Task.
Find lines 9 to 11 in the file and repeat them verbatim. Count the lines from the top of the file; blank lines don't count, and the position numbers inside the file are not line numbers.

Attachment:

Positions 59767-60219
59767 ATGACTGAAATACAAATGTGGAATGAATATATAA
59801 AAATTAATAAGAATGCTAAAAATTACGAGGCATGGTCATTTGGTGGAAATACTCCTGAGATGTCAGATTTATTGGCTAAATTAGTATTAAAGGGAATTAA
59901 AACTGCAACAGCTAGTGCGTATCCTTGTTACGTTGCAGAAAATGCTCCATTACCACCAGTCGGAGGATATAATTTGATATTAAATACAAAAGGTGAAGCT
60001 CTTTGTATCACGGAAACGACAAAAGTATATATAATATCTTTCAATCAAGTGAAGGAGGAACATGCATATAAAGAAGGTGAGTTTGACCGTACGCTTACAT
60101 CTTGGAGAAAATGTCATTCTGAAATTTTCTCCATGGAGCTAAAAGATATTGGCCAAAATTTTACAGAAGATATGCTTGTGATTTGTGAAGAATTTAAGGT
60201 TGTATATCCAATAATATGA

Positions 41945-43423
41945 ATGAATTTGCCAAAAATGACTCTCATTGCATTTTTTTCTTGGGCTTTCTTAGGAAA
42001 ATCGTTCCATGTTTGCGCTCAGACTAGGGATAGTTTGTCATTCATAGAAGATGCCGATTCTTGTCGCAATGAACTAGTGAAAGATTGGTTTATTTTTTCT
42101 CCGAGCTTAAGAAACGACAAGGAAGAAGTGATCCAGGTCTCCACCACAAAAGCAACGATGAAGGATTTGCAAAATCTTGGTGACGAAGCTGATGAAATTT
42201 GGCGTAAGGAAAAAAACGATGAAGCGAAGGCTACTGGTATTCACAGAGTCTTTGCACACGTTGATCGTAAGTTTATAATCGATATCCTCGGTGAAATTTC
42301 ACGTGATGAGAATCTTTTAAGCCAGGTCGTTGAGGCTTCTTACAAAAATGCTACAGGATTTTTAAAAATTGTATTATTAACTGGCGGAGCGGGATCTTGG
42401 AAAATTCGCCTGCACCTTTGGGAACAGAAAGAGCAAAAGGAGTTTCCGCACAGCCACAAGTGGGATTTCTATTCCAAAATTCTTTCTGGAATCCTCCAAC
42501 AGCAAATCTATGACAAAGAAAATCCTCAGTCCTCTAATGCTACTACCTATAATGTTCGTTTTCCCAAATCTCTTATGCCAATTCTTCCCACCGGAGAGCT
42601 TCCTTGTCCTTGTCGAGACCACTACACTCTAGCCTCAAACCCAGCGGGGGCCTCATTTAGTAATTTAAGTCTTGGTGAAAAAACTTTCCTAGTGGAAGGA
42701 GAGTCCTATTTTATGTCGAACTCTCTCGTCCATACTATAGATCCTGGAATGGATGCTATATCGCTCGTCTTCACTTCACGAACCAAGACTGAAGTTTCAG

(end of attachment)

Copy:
41945 ATGAATTTGCCAAAAATGACTCTCATTGCATTTTTTTCTTGGGCTTTCTTAGGAAA
42001 ATCGTTCCATGTTTGCGCTCAGACTAGGGATAGTTTGTCATTCATAGAAGATGCCGATTCTTGTCGCAATGAACTAGTGAAAGATTGGTTTATTTTTTCT
42101 CCGAGCTTAAGAAACGACAAGGAAGAAGTGATCCAGGTCTCCACCACAAAAGCAACGATGAAGGATTTGCAAAATCTTGGTGACGAAGCTGATGAAATTT